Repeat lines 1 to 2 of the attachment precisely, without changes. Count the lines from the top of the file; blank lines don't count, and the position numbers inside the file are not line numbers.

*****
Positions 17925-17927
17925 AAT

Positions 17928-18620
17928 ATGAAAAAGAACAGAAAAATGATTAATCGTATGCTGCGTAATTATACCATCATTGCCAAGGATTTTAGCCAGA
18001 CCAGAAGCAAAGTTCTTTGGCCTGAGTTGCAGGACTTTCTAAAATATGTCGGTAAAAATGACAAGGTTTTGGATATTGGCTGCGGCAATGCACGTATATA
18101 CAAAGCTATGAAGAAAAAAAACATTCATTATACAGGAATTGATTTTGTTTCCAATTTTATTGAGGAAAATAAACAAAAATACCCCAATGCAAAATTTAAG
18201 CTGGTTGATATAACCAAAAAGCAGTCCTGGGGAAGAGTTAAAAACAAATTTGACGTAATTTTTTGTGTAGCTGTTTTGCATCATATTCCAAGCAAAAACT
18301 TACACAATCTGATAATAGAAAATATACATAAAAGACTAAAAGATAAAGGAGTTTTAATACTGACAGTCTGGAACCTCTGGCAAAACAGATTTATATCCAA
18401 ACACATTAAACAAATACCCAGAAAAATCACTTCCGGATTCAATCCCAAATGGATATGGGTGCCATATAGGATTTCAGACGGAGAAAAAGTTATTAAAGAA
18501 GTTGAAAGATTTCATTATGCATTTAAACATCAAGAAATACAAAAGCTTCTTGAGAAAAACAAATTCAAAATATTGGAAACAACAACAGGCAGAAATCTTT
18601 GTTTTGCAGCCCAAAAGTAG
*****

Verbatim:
Positions 17925-17927
17925 AAT